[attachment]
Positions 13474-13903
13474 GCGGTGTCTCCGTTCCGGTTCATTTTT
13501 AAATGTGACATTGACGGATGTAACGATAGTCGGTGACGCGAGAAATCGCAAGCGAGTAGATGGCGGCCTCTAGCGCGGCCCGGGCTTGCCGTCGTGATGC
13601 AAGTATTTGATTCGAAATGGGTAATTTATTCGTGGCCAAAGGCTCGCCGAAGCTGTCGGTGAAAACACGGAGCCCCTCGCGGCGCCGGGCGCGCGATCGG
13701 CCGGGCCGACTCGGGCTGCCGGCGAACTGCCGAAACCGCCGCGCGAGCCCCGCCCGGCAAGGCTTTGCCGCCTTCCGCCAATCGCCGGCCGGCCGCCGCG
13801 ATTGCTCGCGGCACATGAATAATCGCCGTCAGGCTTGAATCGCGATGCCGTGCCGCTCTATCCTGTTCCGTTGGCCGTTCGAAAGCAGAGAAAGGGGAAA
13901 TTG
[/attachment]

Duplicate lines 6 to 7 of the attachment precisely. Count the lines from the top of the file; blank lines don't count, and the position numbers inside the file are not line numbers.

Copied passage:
13801 ATTGCTCGCGGCACATGAATAATCGCCGTCAGGCTTGAATCGCGATGCCGTGCCGCTCTATCCTGTTCCGTTGGCCGTTCGAAAGCAGAGAAAGGGGAAA
13901 TTG